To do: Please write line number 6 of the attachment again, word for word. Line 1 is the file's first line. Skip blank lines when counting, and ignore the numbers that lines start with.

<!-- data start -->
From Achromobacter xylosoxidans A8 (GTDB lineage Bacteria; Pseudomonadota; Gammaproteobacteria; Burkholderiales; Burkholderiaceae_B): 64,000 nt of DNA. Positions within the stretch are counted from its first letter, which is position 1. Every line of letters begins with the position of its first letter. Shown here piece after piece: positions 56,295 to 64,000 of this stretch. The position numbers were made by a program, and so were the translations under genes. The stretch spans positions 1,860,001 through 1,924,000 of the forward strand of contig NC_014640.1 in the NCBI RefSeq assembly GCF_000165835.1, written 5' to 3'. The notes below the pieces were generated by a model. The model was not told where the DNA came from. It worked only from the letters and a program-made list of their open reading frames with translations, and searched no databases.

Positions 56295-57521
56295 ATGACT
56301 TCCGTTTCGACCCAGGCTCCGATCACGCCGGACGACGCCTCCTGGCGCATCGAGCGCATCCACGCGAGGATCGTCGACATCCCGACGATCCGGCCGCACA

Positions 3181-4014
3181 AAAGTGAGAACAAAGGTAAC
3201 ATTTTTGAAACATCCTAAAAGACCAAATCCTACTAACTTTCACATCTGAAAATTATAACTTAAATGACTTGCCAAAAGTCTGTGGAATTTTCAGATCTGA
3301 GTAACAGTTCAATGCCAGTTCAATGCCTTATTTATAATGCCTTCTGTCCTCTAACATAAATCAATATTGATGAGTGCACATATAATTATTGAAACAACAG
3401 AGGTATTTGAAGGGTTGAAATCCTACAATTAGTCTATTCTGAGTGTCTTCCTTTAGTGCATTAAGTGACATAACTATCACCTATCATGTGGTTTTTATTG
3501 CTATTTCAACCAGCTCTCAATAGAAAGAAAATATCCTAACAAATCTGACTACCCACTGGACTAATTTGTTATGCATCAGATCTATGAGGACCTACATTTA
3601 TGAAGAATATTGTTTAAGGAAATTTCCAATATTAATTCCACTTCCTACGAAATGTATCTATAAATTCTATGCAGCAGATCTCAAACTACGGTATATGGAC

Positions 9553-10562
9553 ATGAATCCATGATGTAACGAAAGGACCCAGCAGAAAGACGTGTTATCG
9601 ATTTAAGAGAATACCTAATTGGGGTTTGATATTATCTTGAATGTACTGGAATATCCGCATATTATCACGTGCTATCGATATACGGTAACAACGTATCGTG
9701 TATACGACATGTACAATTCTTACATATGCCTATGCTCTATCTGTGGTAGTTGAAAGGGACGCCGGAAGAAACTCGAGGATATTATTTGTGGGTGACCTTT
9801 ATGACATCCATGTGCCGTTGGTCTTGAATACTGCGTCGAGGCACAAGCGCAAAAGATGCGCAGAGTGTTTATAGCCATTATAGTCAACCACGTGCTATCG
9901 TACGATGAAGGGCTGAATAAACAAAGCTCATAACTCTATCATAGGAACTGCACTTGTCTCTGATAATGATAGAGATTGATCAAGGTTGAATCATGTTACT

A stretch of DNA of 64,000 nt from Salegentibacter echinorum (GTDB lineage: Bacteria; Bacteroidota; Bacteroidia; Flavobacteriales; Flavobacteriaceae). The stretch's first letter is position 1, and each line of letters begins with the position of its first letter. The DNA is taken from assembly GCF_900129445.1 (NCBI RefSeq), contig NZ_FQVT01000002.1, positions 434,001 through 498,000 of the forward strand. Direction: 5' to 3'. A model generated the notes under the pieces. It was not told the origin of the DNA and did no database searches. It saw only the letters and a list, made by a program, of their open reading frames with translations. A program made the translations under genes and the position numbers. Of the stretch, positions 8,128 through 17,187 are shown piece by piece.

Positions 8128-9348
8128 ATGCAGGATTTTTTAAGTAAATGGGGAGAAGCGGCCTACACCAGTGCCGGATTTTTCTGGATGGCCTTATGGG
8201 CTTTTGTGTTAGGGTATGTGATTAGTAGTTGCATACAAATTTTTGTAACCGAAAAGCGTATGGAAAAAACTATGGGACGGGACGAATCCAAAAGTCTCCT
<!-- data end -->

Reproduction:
3181 AAAGTGAGAACAAAGGTAAC